You can feel currents moving around you, but they’re too weak to really impact your progress, slow as it is. Do Not Touch because something “harrowing” takes place within, the characters are at “loose ends. This is the third novel in what Banvill calls his “tryptich”, and follows the musings of Morrow an ex-con from earlier novels as he gets involved with a shady cast of characters, and falls in love with”A”, a mysterious woman who occupies most of his time and a large part of the novel.

I delighted in the author’s words, his grandiloquent and sociopathic characters, his local color of that other Eden — Ireland.

Reviews of Athena – John Banville – Writer

It felt to me like a sketch for a book, rather than a finished project. Banville also writes under the pen name Benjamin Black. I’ll need to remember that if I ever write a novel with a villain or deeply flawed hero. Banville has a strong interest in vivisection and animal rights, and is often featured in Irish media speaking out against vivisection in Irish university research. Skill and craft do count for jogn.

But, as a fan, I’m not sorry I read it, and will continue going through his novels hoping for the best. There are so many echoes of Nabokov in Athena I can barely hear Banville at times, though Nabokov rarely if ever got as explicit in his nastiness as sir Banville.


Concerning the plot, there is a labyrinthine house wherein Morrow is accommodated, where he evaluates art and becomes utterly captivated by an inscrutable young woman. Another curious character in Athena albeit a minor one is a police inspector named Hackett. In two of Banville’s novels, the narrators admit to disliking dogs, and bad things happen to them the dogs.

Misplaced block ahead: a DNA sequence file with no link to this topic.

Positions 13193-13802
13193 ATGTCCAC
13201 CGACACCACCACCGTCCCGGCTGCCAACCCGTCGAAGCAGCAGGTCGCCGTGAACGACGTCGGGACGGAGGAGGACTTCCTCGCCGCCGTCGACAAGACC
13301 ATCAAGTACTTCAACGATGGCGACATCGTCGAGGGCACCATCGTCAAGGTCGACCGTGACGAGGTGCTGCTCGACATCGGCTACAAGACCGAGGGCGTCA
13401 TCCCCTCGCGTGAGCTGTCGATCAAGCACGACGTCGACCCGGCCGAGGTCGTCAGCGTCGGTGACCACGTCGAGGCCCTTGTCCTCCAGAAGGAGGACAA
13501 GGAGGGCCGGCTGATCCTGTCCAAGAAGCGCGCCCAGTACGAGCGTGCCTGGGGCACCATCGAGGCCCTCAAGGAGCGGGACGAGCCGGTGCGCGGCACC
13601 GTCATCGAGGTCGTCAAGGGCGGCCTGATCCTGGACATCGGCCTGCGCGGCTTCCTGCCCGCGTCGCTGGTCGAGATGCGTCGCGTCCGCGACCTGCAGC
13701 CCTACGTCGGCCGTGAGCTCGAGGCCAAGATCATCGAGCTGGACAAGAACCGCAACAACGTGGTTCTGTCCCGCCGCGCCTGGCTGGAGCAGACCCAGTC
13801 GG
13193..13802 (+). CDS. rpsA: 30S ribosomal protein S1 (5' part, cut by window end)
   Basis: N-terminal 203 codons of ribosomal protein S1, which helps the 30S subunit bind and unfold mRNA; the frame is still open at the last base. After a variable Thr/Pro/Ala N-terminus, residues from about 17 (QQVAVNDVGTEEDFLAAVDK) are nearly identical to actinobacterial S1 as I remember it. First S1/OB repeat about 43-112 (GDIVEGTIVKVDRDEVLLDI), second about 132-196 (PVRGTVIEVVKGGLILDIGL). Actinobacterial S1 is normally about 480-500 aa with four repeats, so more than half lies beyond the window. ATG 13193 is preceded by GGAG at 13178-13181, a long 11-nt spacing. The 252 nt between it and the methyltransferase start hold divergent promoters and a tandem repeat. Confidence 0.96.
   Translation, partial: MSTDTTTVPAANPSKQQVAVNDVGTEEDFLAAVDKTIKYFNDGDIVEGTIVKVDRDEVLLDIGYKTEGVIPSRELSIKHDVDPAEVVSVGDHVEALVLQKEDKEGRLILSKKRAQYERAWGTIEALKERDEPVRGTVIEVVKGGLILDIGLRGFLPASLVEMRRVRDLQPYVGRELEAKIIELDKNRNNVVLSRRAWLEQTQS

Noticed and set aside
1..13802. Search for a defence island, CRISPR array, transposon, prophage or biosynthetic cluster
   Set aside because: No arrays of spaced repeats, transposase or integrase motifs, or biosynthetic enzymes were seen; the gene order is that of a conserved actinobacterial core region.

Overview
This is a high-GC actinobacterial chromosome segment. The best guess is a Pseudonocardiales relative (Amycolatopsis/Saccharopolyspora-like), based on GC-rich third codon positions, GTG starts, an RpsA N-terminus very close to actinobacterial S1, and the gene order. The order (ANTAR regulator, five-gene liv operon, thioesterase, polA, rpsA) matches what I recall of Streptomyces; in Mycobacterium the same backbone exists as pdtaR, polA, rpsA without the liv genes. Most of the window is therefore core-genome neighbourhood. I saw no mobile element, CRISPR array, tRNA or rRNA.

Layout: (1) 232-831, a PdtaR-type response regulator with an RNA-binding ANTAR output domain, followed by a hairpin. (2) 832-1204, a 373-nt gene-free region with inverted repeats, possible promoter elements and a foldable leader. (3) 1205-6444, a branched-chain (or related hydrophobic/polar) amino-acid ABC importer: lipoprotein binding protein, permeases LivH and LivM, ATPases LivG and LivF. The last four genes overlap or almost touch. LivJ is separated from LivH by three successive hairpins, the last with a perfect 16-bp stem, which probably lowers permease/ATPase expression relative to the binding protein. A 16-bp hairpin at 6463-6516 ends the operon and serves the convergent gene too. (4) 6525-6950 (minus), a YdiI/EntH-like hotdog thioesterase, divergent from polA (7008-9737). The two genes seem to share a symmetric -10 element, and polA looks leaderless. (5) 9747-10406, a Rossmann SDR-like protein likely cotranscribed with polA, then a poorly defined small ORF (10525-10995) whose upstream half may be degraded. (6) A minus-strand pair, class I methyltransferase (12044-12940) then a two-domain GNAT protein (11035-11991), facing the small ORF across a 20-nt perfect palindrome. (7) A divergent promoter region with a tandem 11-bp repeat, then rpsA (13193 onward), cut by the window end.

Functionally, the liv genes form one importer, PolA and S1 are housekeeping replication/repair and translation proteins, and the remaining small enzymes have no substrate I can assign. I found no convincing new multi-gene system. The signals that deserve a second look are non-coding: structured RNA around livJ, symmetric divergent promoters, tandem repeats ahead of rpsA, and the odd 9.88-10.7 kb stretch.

Whether the paintings all seem to be valuable works by legendary Italian and Dutch masters are hot is anybody’s guess, since Morrow, during the course of his examination of the pieces, seems capable only of frothing over them while associating their subject matter with his new girlfriend, a woman identified only as “A.

We know from piecing together the clues left throughout this book as well as Ghosts the second installment in the trilogybanviloe Freddie served a kohn of years in prison for the murder of a young housekeeper in the course of stealing a painting from the estate of some wealthy acquaintances depicted in the original of the trilogy, The Book of Evidence.

Even if Banville’s precious prose may make you pull your hair out in hanks, there’s no disputing his claim to this unique fictional territory. His wife, Anna, has recently died, and he’s sort of lost and floating, not really knowing what to do with himself and how to handle the loss of Anna and memories of his childhood and events that happened at the guest house long, long ago.

Provided with an opportunity to utilise his in-depth knowledge of art, Morrow is drawn into a sexual obsession with A, a mysterious, emotionally scarred woman, and through her into a web of deceit which return him to the dark deeds of his past.

Actually, Marguerite Duras’ The Lover, or Hawkes Travesty, are books I have loved and been fascinated by that follow a sort of erotic obsession to its limit.